Cyber due diligence: considerations before a merger or acquisition

By Michael Abboud, TetherView

Do you have any idea how often hackers attack? A University of Maryland study says a cyberattack on average happens every 39 seconds. That’s 2,200 attempts a day, more than 800,000 a year. Countless companies — Sony, JP Morgan, Target and Equifax, to name just a few — have fallen prey to cyberthieves.

On average, a single data breach costs nearly $8 million. Worse, it takes more than six months on average for a data breach to be spotted in the first place. Many companies don’t even realize that they’ve been hacked.

So performing cyber due diligence before a merger or acquisition is essential. While your company may be top-notch in terms of cybersecurity, you have no guarantee that your target company is.

What’s at risk? Many companies significantly underestimate what a single breach can do:

  • Business interruptions. While ransomware is possibly the most clear-cut example, dealing with any kind of malware leads to downtime while the virus is dug out and eradicated.
  • Loss of intellectual property and other records. Whether hackers make off with proprietary information or company, employee, customer and vendor data, the fallout can be intense – and costly.
  • Compliance violations. For organizations governed by HIPAA, GDPR, SEC, FINRA, NYDFS, PCI and other standards, recovering from a cyberattack is dramatically harder.
  • Damage to reputation and business. This is incalculable.

Without proper preparation, integrating your target company could introduce serious issues into your organization.

So be straightforward with the target. Ask the CEO and CTO whether they’ve been hacked – but be mindful that they might not know.

Conduct the following examinations of the target, its key personnel and its major suppliers:

  • Dark Web Analysis: The Dark Web, inaccessible via standard internet browsers, contains extensive data and private sites. Many breached databases, credentials, personal information, and other sensitive data can be found there. The goal is to ensure no company-related data appears there.
  • Social Media Analysis: Are executives and decision makers living a “social” life? If a bad actor knows the CFO’s nickname and knows that he or she is going on vacation to a specific location, that information that could be linked to a company account’s secret questions.  A well-structured social media analysis can create a risk matrix and address vulnerabilities before they escalate.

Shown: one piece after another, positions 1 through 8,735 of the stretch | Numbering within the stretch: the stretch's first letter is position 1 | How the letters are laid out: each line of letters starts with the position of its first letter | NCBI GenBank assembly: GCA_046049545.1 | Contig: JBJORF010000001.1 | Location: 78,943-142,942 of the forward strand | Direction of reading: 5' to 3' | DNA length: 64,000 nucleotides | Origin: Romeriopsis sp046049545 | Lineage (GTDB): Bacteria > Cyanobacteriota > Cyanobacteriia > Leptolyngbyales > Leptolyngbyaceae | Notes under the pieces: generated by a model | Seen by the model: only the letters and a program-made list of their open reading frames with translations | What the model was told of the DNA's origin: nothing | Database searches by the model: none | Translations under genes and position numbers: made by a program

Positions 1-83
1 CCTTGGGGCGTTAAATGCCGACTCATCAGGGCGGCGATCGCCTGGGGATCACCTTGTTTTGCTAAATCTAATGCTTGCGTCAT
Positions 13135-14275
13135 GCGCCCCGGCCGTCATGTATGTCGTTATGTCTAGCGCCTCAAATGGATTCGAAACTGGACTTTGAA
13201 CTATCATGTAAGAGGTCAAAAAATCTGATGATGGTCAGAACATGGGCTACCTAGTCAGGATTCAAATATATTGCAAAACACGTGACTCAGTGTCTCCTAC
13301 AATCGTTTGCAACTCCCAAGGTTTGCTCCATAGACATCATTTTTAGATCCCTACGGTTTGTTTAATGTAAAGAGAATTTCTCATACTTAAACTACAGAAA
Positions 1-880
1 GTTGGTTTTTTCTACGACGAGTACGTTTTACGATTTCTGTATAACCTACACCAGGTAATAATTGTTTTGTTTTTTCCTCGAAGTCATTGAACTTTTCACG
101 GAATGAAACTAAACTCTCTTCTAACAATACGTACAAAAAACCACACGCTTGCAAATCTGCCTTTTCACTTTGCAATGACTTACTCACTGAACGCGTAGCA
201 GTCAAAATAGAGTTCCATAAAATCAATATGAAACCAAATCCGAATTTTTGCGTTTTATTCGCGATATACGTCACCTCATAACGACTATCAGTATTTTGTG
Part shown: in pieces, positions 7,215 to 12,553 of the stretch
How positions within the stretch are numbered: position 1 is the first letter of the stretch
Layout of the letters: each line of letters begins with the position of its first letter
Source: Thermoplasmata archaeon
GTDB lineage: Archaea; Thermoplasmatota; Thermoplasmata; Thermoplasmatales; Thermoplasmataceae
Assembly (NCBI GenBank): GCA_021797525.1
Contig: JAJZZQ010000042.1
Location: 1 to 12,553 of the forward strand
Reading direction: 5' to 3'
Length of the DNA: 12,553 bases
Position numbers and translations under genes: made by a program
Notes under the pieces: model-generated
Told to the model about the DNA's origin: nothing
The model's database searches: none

• Extensive Internet Search: Do you know what the Internet says about the company? Understanding what the market thinks is critical for your brand image and customer service. But past or current employees might also be giving away company secrets and operational knowledge.

Review the target’s information-security standards ­– including plans, procedures and policies. Carefully go through its incident-response methods, business-continuity plan and disaster-recovery procedures. If the target has done a cybervulnerability assessment, review the findings from any penetration testing. Then ask a separate firm to conduct new assessments.

Examine the company’s cybersecurity employee-training program. Assess infrastructure and software. Evaluate IT personnel for competence and capabilities. Monitor corporate networks and review user activity.

These steps will gauge the organization’s current state, increasing the odds that you’ll spot any issues.

Evaluate the organization for compliance and whether it adheres to a recognized cyberframework. NIST and ISO are recognized standards, guidelines and best practices designed to mitigate cybersecurity risk through increased control, proper data handling, and other essentials. If a company does not rely on a known framework, that may be a red flag.

Once the deal is set, your work isn’t done:

Do another cyberrisk assessment to review the current state of the combined organization.

Enhance IT operations, especially if any shortcomings were previously noted. Partner with a managed services provider that specializes in technical operations, compliance, and cybersecurity, to reduce overhead costs while increasing cybersecurity capabilities.

Consider implementing a private cloud and virtual desktop infrastructure solution to create a more secure environment, while enhancing mobility. This will enable you to adapt to changing personnel needs, ensuring you have the proper service level at all times.

Michael Abboud is founder and CEO of TetherView, the Oceanport, New Jersey, provider of secure and compliant private cloud solutions. Reach Michael at +1 732-898-1149,, and